Setting up a home perfume studio


HouseWe have a decent-sized house — not too big, not too small — so you’d think I’d be able to find a place in a home to set up a mad scientist’s laboratory, no? You can’t be a home perfumer if you’re not doing it in your home, right?

But here’s the thing about home perfuming. If you’re doing it as a hobby, or even as an escape at the end of the day, after the hours of making puzzles, baking banana bread, prepping dinner, trips to the park, all of the fun of the afternoons, you’re going to need a space to spread out. I thought about trying this on my kitchen counter, but the idea of being able to look at all of the perfuming ingredients and materials while I went about the business of tending my children throughout the day just about broke my heart.

So I’ve been thinking long and hard about where I might set up shop inside of our house, a room where I could be able to drop the perfuming in an instant and return to it when I am ready and able. I could make a statement about needing A Room of One’s Own, but I’m pretty sure my husband might point to all of the other rooms I’ve co-opted already and remind me how he has pretty much been pushed into a lone bench in an overflowing garage.

I’ve finally settled on our laundry room as the place to set up my home perfume workshop. The laundry room has a lot of advantages. For one, it’s upstairs — not likely to get in the way of the real work I do here everyday in the kitchen. It has a great counter that I am not using at all. It has its own sink, which will soon cease to overflow with reusable Bum Geniuses. And since I’m going to be perfuming at night, when my children are sleeping and the washer and dryer are dormant, the chances of the room being flooded with the smell of laundry detergent are minimal.

Room of one’s own? Check.

In my quest to learn about home perfuming I will be working through Mandy Aftelier’s The Natural Perfume Workbook I, which has a handy list of items to order before you can jump into all of the sniffing and the mixing and the sifting and the inhaling. The list is helpful, but it doesn’t suggest where one might acquire some of these items, so I’m including links to the specific locations of the tools I’ve tracked down for my own studio.

Home Perfuming Supplies

In the name of transparency and information-sharing, I’m listing some of the items I’ve ordered, mostly from Amazon, to set up shop.

  • Fragrance Testing Strips 
    I wasn’t sure where to go for this particular tool, so I found some strips made specifically for fragrance testing on Amazon. As I interact with more perfumers I plan to learn where others source their materials.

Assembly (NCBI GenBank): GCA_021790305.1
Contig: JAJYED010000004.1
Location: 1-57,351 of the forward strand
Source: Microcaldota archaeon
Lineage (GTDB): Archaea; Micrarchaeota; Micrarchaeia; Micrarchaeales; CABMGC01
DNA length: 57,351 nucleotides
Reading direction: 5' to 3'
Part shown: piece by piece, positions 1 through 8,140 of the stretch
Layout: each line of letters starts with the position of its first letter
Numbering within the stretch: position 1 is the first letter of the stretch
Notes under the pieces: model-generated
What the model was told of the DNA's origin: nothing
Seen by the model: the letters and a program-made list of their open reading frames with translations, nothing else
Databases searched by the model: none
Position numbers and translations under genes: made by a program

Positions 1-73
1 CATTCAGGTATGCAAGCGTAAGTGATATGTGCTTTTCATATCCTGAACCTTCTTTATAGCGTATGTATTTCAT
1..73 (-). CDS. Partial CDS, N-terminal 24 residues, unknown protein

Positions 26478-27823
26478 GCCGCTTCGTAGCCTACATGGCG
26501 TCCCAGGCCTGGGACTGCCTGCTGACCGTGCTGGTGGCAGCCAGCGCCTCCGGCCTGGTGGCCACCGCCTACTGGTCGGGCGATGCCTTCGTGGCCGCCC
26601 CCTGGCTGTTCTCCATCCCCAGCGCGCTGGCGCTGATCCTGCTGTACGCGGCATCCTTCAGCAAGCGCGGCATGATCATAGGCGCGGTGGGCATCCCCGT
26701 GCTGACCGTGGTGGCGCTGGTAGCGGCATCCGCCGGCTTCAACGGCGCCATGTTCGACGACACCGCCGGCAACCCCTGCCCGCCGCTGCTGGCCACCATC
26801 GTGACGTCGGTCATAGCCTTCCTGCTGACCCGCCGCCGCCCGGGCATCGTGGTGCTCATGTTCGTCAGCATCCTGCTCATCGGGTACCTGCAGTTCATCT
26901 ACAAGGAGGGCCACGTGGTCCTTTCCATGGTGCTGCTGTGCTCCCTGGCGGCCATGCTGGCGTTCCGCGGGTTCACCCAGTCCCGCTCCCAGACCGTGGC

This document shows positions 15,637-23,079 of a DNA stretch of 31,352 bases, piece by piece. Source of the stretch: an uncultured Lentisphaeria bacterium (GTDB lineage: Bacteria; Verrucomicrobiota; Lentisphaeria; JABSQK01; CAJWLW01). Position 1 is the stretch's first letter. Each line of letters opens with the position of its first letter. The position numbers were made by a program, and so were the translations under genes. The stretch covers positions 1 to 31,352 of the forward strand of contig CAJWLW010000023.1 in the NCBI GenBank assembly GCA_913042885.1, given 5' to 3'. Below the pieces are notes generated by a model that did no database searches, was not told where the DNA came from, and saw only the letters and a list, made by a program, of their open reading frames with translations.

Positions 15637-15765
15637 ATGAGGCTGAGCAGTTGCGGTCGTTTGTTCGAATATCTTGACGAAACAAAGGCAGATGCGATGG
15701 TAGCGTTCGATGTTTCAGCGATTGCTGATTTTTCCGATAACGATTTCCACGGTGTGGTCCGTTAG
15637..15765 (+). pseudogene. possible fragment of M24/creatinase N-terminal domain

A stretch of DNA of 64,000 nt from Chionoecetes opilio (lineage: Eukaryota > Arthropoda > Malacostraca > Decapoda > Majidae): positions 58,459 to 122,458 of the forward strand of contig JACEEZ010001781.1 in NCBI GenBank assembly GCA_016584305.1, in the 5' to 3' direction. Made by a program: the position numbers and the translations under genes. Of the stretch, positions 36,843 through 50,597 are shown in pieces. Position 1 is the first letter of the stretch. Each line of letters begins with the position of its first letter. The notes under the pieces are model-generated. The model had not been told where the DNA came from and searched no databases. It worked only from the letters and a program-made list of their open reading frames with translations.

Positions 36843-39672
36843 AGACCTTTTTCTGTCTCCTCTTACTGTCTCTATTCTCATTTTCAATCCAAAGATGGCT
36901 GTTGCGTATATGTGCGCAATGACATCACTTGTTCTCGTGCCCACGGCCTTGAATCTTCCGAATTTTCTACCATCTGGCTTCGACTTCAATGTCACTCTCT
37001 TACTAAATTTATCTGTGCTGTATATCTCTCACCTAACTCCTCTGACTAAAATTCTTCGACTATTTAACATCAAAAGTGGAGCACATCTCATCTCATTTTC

• 60 small bottles
    These seem like a decent size for the experiments listed in the book.
  • Labels
    God I love a good label.
  • 2 lb. beeswax
    This is, by all accounts, way more beeswax than you would need to make solid perfumes, but I got sucked in by the packaging.
  • Lip gloss jars
    Ms. Aftel’s book starts you out with solid perfumes (she says it’s easier to make a good solid perfume with fewer essences). So I’m starting with these simple plastic jars with the hope that within time I’ll find some suppliers that make a sexier little pot for my perfumes.
  • Bamboo scoop
    I’m not sure this is the right sized scoop — I’m looking for something that will hold about 5 drops of solid concretes — but I’ll find out when I get it.
  • Electric burner
    If I’m going to be working in the laundry room, I’m going to have to have a hotplate there with me.
  • Grater
    The grater will be to grate beeswax. I ordered one of the cheapest around, not thinking it important to have a super grater at this point. We’ll see if this works out for me.
  • Alcohol
    Ms. Aftel recommends 190 proof undenatured alcohol

Stirring rods: Picked up a couple of simple wooden bamboo chopsticks at the local Goodwill

This, of course, doesn’t even include all of the essential oils I’m ordering. Check back in soon for my next post, which will be about what essential oils I’m starting out with and to see how I’m transforming this space into my little second-floor smell station!

Have you set up a space anywhere in your house for your hobby?

4 thoughts on “Setting up a home perfume studio

    • Emily Grosvenor says:

      Thanks! I totally used a filter on my laundry room pic, though. When we moved in, our house had walls that were all the color of MANILA FOLDER. It’s pretty bad. I am slowly working through cans of paint to get some colors on the walls, but it’s a huge task and the laundry room — er… perfume studio — just isn’t high up there on my list yet. Maybe it will be now!


  1. Angela @ Cottage Magpie says:

    Oh my gosh, my last house exterior was painted entirely in “grubby manila folder” — you know, like a manila folder, but grimy. It was SO AWFUL!!! This house was painted kind a non-color. I can’t even describe it. Grey? Brown? But not stylish, like greige. It was just awful.

    Ahem. Sorry, got distracted. Your new perfume studio sound fantatstic!! I can’t wait to hear more about your smelly adventures (har har). Also, maybe you could switch to a non-scented laundry soap to help remove that olfactory distraction.

    As for me, I took my living room over as my office and quilting studio and I’ve never looked back.




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